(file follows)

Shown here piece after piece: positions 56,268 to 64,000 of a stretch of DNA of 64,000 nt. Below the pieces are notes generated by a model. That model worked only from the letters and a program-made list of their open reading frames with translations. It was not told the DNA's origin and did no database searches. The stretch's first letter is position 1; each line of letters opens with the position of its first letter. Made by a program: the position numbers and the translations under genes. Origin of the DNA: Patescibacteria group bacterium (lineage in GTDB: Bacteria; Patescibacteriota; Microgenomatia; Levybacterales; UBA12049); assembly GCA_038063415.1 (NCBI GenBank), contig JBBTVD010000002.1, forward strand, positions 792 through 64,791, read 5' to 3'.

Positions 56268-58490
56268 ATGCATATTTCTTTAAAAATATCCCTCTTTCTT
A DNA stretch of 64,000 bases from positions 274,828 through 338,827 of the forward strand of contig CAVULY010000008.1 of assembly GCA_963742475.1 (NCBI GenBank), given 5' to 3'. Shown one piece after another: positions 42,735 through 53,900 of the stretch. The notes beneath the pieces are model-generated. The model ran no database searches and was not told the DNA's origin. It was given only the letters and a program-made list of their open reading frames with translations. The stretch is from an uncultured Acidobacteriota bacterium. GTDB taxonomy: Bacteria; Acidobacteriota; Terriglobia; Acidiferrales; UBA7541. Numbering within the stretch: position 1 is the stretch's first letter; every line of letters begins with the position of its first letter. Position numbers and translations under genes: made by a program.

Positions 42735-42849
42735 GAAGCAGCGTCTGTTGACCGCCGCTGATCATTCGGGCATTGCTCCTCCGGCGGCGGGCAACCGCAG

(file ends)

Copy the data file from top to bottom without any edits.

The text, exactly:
Shown here piece after piece: positions 56,268 to 64,000 of a stretch of DNA of 64,000 nt. Below the pieces are notes generated by a model. That model worked only from the letters and a program-made list of their open reading frames with translations. It was not told the DNA's origin and did no database searches. The stretch's first letter is position 1; each line of letters opens with the position of its first letter. Made by a program: the position numbers and the translations under genes. Origin of the DNA: Patescibacteria group bacterium (lineage in GTDB: Bacteria; Patescibacteriota; Microgenomatia; Levybacterales; UBA12049); assembly GCA_038063415.1 (NCBI GenBank), contig JBBTVD010000002.1, forward strand, positions 792 through 64,791, read 5' to 3'.

Positions 56268-58490
56268 ATGCATATTTCTTTAAAAATATCCCTCTTTCTT
A DNA stretch of 64,000 bases from positions 274,828 through 338,827 of the forward strand of contig CAVULY010000008.1 of assembly GCA_963742475.1 (NCBI GenBank), given 5' to 3'. Shown one piece after another: positions 42,735 through 53,900 of the stretch. The notes beneath the pieces are model-generated. The model ran no database searches and was not told the DNA's origin. It was given only the letters and a program-made list of their open reading frames with translations. The stretch is from an uncultured Acidobacteriota bacterium. GTDB taxonomy: Bacteria; Acidobacteriota; Terriglobia; Acidiferrales; UBA7541. Numbering within the stretch: position 1 is the stretch's first letter; every line of letters begins with the position of its first letter. Position numbers and translations under genes: made by a program.

Positions 42735-42849
42735 GAAGCAGCGTCTGTTGACCGCCGCTGATCATTCGGGCATTGCTCCTCCGGCGGCGGGCAACCGCAG